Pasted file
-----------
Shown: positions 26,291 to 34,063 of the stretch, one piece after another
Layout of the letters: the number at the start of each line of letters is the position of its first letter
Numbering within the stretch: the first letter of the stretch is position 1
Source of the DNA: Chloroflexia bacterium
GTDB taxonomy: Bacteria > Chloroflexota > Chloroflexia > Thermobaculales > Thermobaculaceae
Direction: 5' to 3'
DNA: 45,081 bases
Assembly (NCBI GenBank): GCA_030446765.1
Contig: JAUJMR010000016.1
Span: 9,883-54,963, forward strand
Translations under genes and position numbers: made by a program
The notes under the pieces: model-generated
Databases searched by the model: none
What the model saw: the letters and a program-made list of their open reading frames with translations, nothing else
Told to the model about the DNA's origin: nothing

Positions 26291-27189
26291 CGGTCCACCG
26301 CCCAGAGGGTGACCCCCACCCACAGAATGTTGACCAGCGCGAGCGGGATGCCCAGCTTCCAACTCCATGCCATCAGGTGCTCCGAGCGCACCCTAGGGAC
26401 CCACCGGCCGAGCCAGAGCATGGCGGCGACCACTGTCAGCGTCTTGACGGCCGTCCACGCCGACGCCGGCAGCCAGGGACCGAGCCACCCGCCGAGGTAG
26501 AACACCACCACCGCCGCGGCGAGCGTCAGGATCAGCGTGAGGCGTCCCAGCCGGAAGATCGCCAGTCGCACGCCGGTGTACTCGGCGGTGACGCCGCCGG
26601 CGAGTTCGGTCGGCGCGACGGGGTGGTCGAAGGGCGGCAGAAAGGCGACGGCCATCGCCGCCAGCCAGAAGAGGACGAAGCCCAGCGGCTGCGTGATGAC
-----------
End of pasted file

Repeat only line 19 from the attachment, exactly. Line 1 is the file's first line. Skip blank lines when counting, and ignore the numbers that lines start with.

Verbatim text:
26401 CCACCGGCCGAGCCAGAGCATGGCGGCGACCACTGTCAGCGTCTTGACGGCCGTCCACGCCGACGCCGGCAGCCAGGGACCGAGCCACCCGCCGAGGTAG